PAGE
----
• Linus

            There’s no contradiction in my argument. With its current parliamentary arrangements the UK clearly cannot make a federation work. Look at the current mess. Scotland and Wales have parliaments wifh sweeping powers while England has nothing, although it still has to pay the bill.

            You also have a situation where your two main political parties are neck and neck in terms of the number of constituencies they can hope to win, whereas the first past the post system means that smaller parties are unlikely to garner enough local support to win more than a very few seats, if any. This means the SNP with its large bloc of Scottish MPs will be able to insert itself between the Conservatives and Labour and dictate its terms. There’s going to be a bidding war with Sturgeon selling her dubious charms to the highest bidder. Shas you snookered, not to put too fine a term on it.

            Proportional representation might get you out of this mess because it would create the need for wider coalition with no one party holding the balance of power. But there’s no tradition of proportional representation in Britain. There’s no tradition of autonomous regions cooperating in a federal system. Quite the reverse. British government has always been heavily centralised. Your institutions and your culture reflect this. Your political class has virtually no experience of coalition government. Just look at how the Conservatives and Libdems are attacking each other now and how uneasy their cooperation has always been.

            Federal government requires a mindset and a political system that Britain just does not possess. And with your famous unwillingness to change your traditions, it’s going to be a long time coming.

            The next election will probably leave you in the most unfortunate position you could be in. You’ll be looking back to the ConDem coalition with nostalgia. At least the LibDems were a national party who weren’t selling parliamantary support in return for massive subsidies for their region. The SNP wants money for Scotland and lots of it. They have England by the short and curlies and by the looks of Ms Sturgeon’s jawline, she won’t hesitate to squeeze! Of course given the reputation of the English public schoolboys who make up the majority of MPs, that might not be the horrifying prospect it would be in other countries. But whether they like it or loathe it, it’s the English who’ll have to pay the bill. Get your chequebooks ready…

          • Anton

            “Look at the current mess. Scotland and Wales have parliaments with sweeping powers while England has nothing, although it still has to pay the bill.”

            Linus is exactly right here; people should not disagree with him just because it’s him. The question is whether the English want to go farther down the appeasement route, as the English-speakers in Canada have done with the Quebecois. The UK is in fact less than 100 years old and its people(s) need not panic at the prospect of another change.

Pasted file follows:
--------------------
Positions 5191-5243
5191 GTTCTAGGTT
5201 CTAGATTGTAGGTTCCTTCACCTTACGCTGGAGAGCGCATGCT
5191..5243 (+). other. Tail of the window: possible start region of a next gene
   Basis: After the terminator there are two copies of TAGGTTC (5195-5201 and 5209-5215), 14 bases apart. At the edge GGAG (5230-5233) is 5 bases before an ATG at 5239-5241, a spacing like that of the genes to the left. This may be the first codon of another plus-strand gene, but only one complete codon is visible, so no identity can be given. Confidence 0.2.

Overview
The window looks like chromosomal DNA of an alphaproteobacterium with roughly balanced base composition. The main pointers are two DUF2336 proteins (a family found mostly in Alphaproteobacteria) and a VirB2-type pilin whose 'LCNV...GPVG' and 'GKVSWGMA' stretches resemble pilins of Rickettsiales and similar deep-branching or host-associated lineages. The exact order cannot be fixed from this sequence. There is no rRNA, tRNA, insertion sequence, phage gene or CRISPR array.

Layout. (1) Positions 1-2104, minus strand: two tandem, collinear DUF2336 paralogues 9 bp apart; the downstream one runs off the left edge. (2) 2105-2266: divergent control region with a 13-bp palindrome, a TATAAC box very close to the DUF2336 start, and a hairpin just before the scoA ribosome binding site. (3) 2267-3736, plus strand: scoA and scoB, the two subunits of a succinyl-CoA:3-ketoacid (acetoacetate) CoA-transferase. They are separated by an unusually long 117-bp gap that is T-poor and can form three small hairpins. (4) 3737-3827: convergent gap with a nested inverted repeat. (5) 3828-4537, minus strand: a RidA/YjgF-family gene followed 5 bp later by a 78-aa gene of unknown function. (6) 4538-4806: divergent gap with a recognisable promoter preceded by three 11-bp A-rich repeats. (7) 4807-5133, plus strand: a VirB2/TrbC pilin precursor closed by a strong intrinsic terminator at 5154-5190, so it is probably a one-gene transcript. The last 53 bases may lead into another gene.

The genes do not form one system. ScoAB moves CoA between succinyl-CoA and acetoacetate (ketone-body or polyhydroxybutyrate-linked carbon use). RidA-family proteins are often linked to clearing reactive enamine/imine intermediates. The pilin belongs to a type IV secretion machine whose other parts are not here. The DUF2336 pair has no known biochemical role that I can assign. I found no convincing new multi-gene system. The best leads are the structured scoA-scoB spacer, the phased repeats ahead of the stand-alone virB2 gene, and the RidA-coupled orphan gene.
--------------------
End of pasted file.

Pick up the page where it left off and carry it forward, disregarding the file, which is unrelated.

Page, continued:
• dannybhoy

            “Linus is exactly right here; people should not disagree with him just because it’s him.”

            Absolutely Anton and well said. Our (meaning us English) problem is that we tend to bumble along, and when put under pressure we cobble something together that suits nobody.
            Had the current Prime Minister issued an ultimatum to Scotland along the lines of
            “Fine have your independence, print your own money and we’ll close the border!”
            the SNP would have been forced to either retreat or bluster.
            Instead Westminster gave them exactly what they wanted
            (that Establishment sense of Colonial guilt again) and now we are in an even worse mess than if Alex and Nicola had flounced off into a midge infested Scottish sunset..

          • Royinsouthwest

            Linus is completely wrong. It seems that many commentators on this issue are completely incapable of understanding the Great Britain is not Greater England.

          • bluedog

            ‘This means the SNP with its large bloc of Scottish MPs will be able to insert itself between the Conservatives and Labour and dictate its terms.’

            This remains to be seen, and may not happen. If the Unionist parties, LibLabCon and even Ukip, are sufficiently annoyed by further demands from the SNP, they will close ranks and render Sturgeon powerless. It is of course very important for the future of the Union that this should happen. Would you regard that as yet another failure of British constitutional arrangements?

            ‘Federal government requires a mindset and a political system that Britain just does not possess’. At present one can only agree and the re-education of the political class is proceeding very slowly. The lessons started in 1996, but almost all members of the class failed to pay attention. It was the Lib-Dems who first produced a workable blueprint for a British federation in 2005, following a review by the Scottish politician David Steel. For some reason (English chauvinism?) the current Lib-Dem leadership never seems to promote this model. As usual the blogosphere is some way ahead of the political class, and one does not have to look far to find broad support for a federal constitution, incorporating an English parliament.